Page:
pencil pines prick the skyline. The back of the signpost has burned, but on the front the writing has somehow escaped the flames. “World Heritage,” it says. The joke is too dark.
Once, as the sign suggests, this was a place of globally significant biodiversity – an ancient remnant of the upland vegetation of the supercontinent of Gondwana, which once stretched across the highlands of Australia, Antarctica and South America. Two-thirds of the plants in these valleys grow nowhere else on Earth. They are places of great beauty, in which time is stretched over a grand expanse.
Now, according to the warnings of forest scientists, we may be bringing about the end of this great natural treasure. Many Australian forests are uniquely adapted to burn, but not these ones. The ancient alpine conifers and the little plants that grow amid the bogs are blasted year by year with all the rain the Southern and Indian Oceans can muster. Normally, fire would be unthinkable in these sodden places, thus the plants here have evolved little resistance to fire.
But this is no normal year. The spring of September to November was Tasmania’s driest and hottest since records began. December and January smashed heat records. By January 13, even the mountain bogs were tinder dry. Then, in highly unusual weather, a huge, dry lightning storm flashed across the state, setting off more than 70 fires. Within days, the flames had roared through the dried-out rainforests that usually protect the highlands. They crossed into the World Heritage area, setting the peat alight. Parts of the protected mountains are still on fire, having burned for more than six weeks.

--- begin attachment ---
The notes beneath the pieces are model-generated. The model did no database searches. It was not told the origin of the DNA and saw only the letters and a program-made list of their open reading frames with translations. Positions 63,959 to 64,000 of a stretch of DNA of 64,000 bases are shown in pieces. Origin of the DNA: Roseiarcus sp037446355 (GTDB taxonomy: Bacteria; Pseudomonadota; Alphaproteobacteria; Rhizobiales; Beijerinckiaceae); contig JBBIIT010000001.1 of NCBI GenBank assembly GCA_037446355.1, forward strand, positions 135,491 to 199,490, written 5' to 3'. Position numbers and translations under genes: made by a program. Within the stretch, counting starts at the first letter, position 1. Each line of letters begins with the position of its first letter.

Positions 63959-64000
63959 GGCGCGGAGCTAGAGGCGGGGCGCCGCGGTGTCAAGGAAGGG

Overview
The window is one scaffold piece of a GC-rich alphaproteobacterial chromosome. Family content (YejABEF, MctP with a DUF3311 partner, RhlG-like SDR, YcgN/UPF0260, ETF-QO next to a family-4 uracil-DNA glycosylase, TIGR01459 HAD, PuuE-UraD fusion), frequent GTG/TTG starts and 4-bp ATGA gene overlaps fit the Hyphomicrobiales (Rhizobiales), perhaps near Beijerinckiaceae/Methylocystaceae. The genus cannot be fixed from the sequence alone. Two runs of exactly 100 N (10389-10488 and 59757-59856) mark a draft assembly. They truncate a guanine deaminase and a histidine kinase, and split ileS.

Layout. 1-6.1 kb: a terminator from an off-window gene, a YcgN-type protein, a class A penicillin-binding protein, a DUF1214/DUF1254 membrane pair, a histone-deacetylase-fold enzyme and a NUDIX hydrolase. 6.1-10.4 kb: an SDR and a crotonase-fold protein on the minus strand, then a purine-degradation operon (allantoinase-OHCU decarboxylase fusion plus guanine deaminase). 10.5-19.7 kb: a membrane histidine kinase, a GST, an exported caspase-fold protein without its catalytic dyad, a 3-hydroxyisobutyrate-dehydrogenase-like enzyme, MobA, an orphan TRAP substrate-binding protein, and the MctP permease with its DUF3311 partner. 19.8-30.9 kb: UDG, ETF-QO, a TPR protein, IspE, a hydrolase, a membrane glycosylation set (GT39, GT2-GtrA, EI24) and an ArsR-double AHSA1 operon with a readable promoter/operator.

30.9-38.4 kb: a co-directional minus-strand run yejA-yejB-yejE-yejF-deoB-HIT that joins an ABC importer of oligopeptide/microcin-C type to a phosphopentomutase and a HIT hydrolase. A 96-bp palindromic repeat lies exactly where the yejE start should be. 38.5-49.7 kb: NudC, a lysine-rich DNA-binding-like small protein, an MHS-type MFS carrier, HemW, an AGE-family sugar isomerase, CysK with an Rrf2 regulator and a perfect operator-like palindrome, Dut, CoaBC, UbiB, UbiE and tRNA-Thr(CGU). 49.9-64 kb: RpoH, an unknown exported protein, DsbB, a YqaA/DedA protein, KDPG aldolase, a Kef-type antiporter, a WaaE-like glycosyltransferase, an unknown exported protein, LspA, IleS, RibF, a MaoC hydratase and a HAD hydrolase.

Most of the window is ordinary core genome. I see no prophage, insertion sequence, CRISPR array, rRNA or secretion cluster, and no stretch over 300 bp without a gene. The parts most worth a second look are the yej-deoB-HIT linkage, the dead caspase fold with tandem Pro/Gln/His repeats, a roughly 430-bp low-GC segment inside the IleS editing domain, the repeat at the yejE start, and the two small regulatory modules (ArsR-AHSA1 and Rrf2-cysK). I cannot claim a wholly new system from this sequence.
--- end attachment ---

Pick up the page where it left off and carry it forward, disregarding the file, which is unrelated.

These types of conditions might combine to occur naturally once in 1,000 years, says David Bowman, a professor of forest science at the University of Tasmania. But now, he believes the fires represent a new normal.
“We just have to accept that we’ve crossed a threshold, I suspect,” he tells The National. The island has been losing rainfall since the 1970s. “This is what climate change looks like.”
In February, after a media flight organised to highlight that the tourist attraction was till largely unaffected by the fires, Tasmanian premier Will Hodgman attacked “activists” for “almost gleefully capitalising” on the fires, which he said were “naturally caused”.
There were certain natural factors that meant the fires happened in this year, rather than any adjacent one. A massive El Niño event combined with an Indian Ocean dipole. Both of these periodic ocean circulations have a drying effect on Tasmania. But these confluences have happened before and the forests survived.
The fires fit a global pattern of increasing burning in the wet forests of the world, and especially on the mainland of Australia, says David Lindenmayer, a professor of ecology and conservation biology at the Australian National University.
“That’s what other people have been forecasting to happen. We are going to see more fires, over larger areas, that are more frequent and of higher severity. What we are seeing in Tasmania would appear to be a manifestation of that,” he says.